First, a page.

The nose is a complex ball of black cherries, forest floor, cinnamon, rosemary, thyme and wood. On the palate there are medium tannins, black cherry fruit, wood notes and herbs. A very pleasant wine for current drinking. While it has clearly matured versus 2020 the shift is subtle.
Past: A library release. A 2012 Spicewood Vineyards Tempranillo, Spicewood Estate Vineyard, Texas Hill Country. A blend of 95% tempranillo and 5% cabernet sauvignon. Aged for 18 months in 40% new French oak and 60% neutral oak.
A beautiful soft expression of black cherry and, per the winemaker, cocoa powder in the nose with chewy but not harsh tannins in the mouth and blueberries and toasty oak. Still lots of life in this luscious wine so drink or hold, depending on your willpower.
Fall Creek Vineyards presented by Ed and Susan Auler, founders and owners, and Sergio Cuadra, Director of Winemaking. The Aulers are the Texas equivalent of royalty in Texas winemaking. They founded Fall Creek in 1975 before any other wineries in The Texas Hill Country and when there were only a handful in the state. It came out of a cattle buying trip to France that turned into an epiphany into winegrowing. They didn’t do things by halves. They hired as an advisor the single most influential wine consultant in America in the postwar era, André Tchelistcheff. Ed planted their initial estate vineyard in Tow to Bordeaux grape varieties. Later, using his skills as an attorney, he prepared and filed the petition for the Texas Hill Country AVA. It was granted in 1990.
Meritus was their tête de cuvée over most of the life of the winery (it has since been supplanted by Ex Terra) so it was fitting that it should represent the three generations of wine.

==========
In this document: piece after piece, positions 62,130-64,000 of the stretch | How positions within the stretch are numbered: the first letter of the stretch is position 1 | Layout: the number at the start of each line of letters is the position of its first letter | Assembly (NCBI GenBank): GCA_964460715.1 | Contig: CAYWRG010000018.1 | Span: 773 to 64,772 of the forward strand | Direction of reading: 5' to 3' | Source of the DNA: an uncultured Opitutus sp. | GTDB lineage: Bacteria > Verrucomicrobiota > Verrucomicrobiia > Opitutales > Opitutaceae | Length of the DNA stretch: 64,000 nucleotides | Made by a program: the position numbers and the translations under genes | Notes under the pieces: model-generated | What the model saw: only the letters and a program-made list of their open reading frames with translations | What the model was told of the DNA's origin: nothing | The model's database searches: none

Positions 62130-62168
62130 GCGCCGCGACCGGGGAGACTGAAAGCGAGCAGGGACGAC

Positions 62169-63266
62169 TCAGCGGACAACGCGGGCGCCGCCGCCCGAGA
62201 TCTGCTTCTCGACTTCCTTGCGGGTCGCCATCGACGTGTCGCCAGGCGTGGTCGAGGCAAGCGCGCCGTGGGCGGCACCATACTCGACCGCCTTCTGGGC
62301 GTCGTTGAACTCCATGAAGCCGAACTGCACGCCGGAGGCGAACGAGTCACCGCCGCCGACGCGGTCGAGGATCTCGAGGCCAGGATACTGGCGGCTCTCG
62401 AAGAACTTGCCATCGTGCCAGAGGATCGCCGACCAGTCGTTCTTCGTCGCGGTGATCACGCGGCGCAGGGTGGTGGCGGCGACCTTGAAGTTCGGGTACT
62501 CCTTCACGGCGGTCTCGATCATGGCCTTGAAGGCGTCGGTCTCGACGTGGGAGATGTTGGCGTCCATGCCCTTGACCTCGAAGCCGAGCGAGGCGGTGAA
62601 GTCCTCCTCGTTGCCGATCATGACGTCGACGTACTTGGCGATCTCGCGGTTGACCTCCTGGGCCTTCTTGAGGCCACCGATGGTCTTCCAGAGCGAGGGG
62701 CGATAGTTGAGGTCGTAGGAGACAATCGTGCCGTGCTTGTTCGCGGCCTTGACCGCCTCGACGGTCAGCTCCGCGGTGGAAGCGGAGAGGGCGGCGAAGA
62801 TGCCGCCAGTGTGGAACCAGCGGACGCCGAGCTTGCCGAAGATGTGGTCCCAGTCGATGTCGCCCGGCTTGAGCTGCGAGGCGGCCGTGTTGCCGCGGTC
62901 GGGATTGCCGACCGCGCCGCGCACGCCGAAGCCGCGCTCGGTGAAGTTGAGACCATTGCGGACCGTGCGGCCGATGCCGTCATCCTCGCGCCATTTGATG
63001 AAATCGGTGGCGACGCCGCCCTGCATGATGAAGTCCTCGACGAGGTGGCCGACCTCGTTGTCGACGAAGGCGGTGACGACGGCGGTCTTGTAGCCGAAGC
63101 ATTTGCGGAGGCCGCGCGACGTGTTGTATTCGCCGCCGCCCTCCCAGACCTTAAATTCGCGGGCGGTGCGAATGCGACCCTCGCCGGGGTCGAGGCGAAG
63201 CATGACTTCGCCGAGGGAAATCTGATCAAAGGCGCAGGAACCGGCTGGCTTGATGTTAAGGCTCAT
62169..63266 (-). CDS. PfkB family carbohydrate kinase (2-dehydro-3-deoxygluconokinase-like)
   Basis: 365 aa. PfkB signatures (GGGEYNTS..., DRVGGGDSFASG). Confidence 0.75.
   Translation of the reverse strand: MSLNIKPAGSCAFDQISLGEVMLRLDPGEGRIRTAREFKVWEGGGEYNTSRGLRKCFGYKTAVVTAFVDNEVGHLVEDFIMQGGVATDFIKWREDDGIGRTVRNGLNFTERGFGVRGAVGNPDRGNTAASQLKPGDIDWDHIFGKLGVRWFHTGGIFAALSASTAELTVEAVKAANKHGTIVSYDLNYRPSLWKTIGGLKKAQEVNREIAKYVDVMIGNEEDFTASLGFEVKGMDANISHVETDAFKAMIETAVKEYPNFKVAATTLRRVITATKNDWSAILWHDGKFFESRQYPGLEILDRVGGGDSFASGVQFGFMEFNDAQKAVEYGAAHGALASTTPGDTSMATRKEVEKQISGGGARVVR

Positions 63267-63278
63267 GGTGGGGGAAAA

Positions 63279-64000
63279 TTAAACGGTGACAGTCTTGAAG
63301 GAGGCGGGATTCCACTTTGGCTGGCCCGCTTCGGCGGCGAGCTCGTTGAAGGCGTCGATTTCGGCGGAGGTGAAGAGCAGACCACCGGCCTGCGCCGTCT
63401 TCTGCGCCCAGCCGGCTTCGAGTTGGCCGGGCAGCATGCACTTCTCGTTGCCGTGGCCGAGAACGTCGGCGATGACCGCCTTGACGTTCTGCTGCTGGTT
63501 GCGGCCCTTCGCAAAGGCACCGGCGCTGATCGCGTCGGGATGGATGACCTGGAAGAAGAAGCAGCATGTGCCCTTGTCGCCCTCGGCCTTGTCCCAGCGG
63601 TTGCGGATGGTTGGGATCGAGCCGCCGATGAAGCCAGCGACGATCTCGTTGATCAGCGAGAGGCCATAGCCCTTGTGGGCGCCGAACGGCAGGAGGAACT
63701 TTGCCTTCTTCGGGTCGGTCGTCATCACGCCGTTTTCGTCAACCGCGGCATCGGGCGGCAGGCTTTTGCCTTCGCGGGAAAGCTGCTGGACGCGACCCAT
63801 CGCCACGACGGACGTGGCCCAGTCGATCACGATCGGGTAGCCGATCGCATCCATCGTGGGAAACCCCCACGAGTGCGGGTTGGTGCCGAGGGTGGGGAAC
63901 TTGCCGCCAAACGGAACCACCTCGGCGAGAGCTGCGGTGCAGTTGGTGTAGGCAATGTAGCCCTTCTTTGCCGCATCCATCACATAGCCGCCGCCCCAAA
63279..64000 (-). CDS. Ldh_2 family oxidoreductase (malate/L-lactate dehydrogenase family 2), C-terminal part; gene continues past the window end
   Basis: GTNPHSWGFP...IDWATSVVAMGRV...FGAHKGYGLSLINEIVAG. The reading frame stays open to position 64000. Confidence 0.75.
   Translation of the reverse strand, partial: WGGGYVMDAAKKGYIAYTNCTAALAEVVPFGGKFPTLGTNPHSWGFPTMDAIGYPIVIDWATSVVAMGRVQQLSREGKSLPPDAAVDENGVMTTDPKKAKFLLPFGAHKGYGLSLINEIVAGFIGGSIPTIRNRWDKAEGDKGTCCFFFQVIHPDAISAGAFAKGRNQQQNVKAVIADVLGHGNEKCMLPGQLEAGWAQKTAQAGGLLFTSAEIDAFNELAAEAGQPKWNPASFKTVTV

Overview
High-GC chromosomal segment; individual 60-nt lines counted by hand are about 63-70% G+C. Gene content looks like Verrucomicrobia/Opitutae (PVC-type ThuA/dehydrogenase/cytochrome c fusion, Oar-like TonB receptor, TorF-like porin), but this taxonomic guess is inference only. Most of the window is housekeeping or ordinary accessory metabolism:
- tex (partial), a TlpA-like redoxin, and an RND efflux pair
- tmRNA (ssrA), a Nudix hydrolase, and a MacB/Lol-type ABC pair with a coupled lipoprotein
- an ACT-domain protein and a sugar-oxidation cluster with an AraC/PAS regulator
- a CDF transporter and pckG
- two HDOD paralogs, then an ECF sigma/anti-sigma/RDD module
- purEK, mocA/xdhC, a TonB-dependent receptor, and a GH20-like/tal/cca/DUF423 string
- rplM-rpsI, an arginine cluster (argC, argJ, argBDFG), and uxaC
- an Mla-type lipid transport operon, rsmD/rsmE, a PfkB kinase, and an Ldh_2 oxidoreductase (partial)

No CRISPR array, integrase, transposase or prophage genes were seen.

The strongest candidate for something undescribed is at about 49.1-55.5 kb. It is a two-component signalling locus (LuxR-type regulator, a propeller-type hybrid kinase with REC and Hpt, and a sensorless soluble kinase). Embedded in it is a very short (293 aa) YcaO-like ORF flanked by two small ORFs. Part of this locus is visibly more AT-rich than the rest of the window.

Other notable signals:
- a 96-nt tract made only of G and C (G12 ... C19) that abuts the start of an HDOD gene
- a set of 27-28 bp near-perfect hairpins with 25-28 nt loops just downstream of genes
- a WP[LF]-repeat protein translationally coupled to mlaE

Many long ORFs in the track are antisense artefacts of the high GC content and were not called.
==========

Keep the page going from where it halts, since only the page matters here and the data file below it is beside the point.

Future: Sergio introduced the 2021 barrel sample, a 50/50 blend of cabernet sauvignon and merlot. The contrast between this Bordeaux blend with the tempranillos that preceded it was immediately obvious in the color. Much darker and much more saturated. The wine was totally opaque in the glass. No hint of pyrazines in the nose, this seemed like a right bank wine in the primacy of merlot with its chocolate, mocha, and black cherry notes.
Also, before you criticize merlot, based on what was said in the hit movie Sideways, remember: Miles stole from his mother.
Present: The current release, 2018. A blend of 50% merlot, 37.5% cabernet sauvignon, and 12.5% petit verdot. Aged 18 months in French and American oak barrels. Very much the Meritus to drink now. Pair with roasted red meat, especially fatty steaks like ribeye. The fat will ameliorate the tannins, although the tannins are not harsh and I loved quaffing this wine.
Past: A library release, the 2012 Meritus. A 55% cabernet sauvignon and 45% merlot blend was quite a discovery for those present. I tasted it last month, here, but this sample was, if anything, even more atavistic than that. It reminded me of one of Randy Dunn’s wines, wines that take seemingly forever to come around. This one has aged, and well, but the tannins are still so formidable, and the fruit so vibrant that I would predict many more good years ahead. Truly an instructive example of long-aging.
What have we learned? First, Texas wines can be made to age. Second, there is an eventful journey from oenological callow youth to the totemic inscrutability of old age. Third, this agability is not widely known among consumers.
This leads to a suggestion. Winemakers should release their offerings intended for cellar age in two releases: the current release shortly after bottling, which might be referred to as Regular Release. Then, a second release when the winemaker considers the wine mature, referred to as Mature Release (each release with an appropriate front label embellishment). Low interest rates make the economics more workable and the ceremony around the tastings of the late releases would convey a halo on the whole Texas wine industry.